The Kerala High Court on Friday held that marriage between Muslims under personal law is not excluded from the provisions of Protection of Children from Sexual Offences Act, or POCSO Act, making it liable for the husband for having sex with wife who is a minor, Bar and Bench reported on Saturday.
A single bench of Bechu Kurian Thomas made the ruling while hearing a bail application moved by a 31-year-old Muslim man accused of kidnapping and raping a 16-year-old who is his wife. The first information report was registered against the man on the intimation received from a doctor of a health centre where the minor had gone for a checkup for pregnancy, reported Live Law.
It is alleged that the man had abducted the minor from West Bengal and committed repeated sexual assault against her.
In his bail plea, the man said that he was legally married to the minor girl under the provisions of Mohammedan Law. According to the personal law, marriage of girls who have attained puberty is considered legal.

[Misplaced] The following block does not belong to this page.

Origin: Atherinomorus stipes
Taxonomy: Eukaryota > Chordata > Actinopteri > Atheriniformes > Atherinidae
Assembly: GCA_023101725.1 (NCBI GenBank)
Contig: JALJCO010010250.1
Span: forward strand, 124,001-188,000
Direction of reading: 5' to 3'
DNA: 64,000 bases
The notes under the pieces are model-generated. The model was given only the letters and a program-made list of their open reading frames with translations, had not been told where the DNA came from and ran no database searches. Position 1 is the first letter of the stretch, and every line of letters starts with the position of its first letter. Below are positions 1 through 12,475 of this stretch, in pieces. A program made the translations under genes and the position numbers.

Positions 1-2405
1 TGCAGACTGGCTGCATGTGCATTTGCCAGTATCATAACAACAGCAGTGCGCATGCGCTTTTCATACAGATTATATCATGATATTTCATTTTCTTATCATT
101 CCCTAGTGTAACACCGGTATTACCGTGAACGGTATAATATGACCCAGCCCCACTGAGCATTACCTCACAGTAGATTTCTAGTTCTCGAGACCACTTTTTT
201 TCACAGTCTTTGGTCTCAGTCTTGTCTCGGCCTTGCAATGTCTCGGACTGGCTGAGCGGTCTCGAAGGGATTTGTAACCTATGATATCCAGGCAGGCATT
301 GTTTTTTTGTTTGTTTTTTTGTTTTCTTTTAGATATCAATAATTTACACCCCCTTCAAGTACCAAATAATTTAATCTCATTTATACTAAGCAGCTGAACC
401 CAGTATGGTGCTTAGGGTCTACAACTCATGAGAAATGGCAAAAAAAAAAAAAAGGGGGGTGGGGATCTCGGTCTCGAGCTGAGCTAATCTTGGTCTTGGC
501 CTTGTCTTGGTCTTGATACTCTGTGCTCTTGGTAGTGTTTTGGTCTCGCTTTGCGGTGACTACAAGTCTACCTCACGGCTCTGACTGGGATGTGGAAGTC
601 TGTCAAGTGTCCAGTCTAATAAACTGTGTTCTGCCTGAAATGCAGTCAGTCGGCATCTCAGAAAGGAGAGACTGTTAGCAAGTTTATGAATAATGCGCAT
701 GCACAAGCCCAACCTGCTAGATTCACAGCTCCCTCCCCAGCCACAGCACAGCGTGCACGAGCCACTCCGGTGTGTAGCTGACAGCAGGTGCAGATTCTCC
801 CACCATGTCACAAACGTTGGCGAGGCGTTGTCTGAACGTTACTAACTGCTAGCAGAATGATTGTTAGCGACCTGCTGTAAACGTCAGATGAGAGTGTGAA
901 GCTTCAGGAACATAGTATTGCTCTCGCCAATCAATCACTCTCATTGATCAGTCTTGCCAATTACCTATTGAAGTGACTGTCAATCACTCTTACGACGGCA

However, the Kerala High Court held that the legislative intent reflected through the POCSO Act is to prohibit physical relationships with a child, even under the cover of marriage.
“After the coming into force of the Prohibition of Child Marriage Act, 2006, it is questionable whether the said personal law will prevail over the special statute relating to marriages,” Thomas said, reported Live Law.
He added: “The POCSO Act is a special statute enacted specifically for the protection of children from sexual offences. Sexual exploitation of every nature against a child is treated as an offence. Marriage is not excluded from the sweep of the statute.”
The latest ruling came weeks after the Karnataka High Court had passed a similar order on October 31. The High Court had annulled the marriage of a pregnant minor Muslim girl stating that the religion’s personal law is invalid as it violates provisions of the POCSO Act.